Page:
Weekend essay: Plenteous harvest

Weekend essay: Plenteous harvest


Make no mistake, more things are growing high atop this outpost in the Appalachian Mountain foothills than just vegetables and flowers.

Yes, green bean production has been so phenomenal that ways to prepare them are being exhausted. (If you’ve never steeped two big handfuls of beans in a freshly boiled pot of beef broth with onions and bacon, you’ve never eaten well.)

And the cucumbers, amazingly large and succulent, just keep coming. Which can be either a blessing or a bane to the neighbors, right?

Those cherry tomatoes? So candy-sweet that most are eaten directly off the vine, never seeing a salad. Some of the regular tomatoes are so large that only one slice is needed to cover a sandwich-sized piece of bread.

And with late July looming, well, it’s time to ensure that the bounty extends into the autumn.

Nary a summer carrot has been harvested but fall carrots already have been sown. So have new groupings of yellow and white onions. Planting even more green beans isn’t far behind.

Before you know it, fall lettuce will be staged as well. It’s lettuce that, placed under cover before the first frost, should produce right through the holidays, if not through most of the winter.

Now, not far from the garden beds is a large bank of wild flowers. One can never do enough to attract a wide array of pollinators. Which means only one thing: More wildflowers will be sown.

But there’s another harvest going on here – of common sense and of innovation.

Large rain barrels already in place, connected to soaker hoses, are handling an increasing amount of the watering duties. A recent rainfall left 75 gallons in one barrel alone.

That nitrogen-rich rain water might as well be liquid gold. Considering the rain is free, a larger network of barrels could be in the offing.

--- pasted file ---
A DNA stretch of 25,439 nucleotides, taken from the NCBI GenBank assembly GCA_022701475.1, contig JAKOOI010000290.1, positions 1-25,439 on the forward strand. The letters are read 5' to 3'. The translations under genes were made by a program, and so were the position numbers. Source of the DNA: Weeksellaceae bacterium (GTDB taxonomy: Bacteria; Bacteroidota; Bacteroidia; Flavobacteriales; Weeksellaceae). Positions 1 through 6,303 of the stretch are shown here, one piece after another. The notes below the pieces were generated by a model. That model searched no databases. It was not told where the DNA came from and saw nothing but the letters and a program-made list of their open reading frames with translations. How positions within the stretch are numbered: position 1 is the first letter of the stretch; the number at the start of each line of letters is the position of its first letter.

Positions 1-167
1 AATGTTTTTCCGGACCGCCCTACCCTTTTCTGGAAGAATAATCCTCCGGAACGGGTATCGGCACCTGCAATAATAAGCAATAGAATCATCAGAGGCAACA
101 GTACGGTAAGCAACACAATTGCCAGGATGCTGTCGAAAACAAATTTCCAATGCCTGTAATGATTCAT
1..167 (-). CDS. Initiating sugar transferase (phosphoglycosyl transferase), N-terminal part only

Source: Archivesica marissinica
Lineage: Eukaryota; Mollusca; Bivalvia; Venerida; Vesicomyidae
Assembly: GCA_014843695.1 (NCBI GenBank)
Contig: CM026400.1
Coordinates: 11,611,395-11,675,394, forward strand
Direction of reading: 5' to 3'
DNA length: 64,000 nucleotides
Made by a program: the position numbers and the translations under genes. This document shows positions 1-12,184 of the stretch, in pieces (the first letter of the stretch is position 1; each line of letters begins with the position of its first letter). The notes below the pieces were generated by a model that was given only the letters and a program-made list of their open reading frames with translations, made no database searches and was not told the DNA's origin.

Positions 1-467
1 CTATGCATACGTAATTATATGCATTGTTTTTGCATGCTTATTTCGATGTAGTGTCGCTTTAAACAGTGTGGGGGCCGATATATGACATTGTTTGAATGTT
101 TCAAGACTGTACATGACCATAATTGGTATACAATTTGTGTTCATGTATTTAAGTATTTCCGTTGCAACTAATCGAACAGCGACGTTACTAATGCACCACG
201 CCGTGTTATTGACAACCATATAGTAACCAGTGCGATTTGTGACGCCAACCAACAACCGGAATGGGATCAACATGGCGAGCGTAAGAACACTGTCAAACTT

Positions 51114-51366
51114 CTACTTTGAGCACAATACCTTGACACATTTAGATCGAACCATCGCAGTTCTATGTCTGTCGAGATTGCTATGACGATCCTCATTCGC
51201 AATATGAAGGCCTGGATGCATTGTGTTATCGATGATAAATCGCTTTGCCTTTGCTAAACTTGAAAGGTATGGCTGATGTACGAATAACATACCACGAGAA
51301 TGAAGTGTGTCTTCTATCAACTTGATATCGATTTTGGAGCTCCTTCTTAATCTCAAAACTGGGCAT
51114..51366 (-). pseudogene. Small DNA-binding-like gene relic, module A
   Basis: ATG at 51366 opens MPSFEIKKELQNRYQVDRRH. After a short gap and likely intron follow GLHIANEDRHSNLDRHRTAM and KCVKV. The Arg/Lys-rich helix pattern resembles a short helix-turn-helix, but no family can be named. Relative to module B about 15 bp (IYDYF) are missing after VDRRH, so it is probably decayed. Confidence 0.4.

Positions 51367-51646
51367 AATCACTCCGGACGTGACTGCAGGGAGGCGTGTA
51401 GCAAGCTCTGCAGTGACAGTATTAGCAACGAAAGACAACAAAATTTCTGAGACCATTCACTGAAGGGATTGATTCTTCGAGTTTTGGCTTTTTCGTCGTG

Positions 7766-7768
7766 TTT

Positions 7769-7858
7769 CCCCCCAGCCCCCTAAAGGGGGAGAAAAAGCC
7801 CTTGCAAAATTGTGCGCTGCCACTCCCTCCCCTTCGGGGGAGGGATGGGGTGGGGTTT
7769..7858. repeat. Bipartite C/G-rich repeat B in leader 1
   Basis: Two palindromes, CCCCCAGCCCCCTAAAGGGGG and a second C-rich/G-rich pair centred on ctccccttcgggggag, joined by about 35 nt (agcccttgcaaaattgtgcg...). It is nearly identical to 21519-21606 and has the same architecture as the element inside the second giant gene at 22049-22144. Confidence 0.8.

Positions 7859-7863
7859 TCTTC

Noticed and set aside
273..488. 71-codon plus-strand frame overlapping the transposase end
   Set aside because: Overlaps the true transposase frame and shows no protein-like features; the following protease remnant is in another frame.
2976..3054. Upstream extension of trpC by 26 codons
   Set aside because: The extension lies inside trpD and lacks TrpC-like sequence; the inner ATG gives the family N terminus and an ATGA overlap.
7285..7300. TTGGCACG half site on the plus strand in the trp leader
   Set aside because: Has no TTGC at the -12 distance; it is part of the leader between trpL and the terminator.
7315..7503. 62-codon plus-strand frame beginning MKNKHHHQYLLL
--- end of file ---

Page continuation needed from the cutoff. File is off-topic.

But the bigger and more complicated harvesting project is getting a test run this weekend – a sun-harvesting project, so to speak.

A large array of solar panels will be connected to a controller. That controller will be connected to a bank of batteries. That battery bank will be connected to a DC-to-AC inverter.

In the least, this rudimentary system will be handy for keeping cell phones and the tractor battery charged, radios running and power some LED lights. In the event of an emergency, it and a gas-powered generator, will make life a whole lot easier.

Whether the solar investment proves to be cost-effective per kilowatt-hour remains to be seen. But, in the least, it will be nice to have an alternative energy source for small applications and those unforeseen circumstances that are sure to pop up.

So, the “farm” is coming along nicely, thank you. There’s produce, flowers, water and, now, at least a modicum of “free” electricity. The tractor’s running great. And the first cicadas of summer already are singing in chorus that it’s time to start designing a snow plow for “Fireball.”

Alas, if the deer, bobcats, groundhogs, rabbits and at least one bear can be kept out of a certain gentlemanly farmer’s hair, the winds of Jones Mountain will be whispering “Life really is good.”

Colin McNickle is a senior fellow and media specialist at the Allegheny Institute for Public Policy (cmcnickle@alleghenyinstitute.org).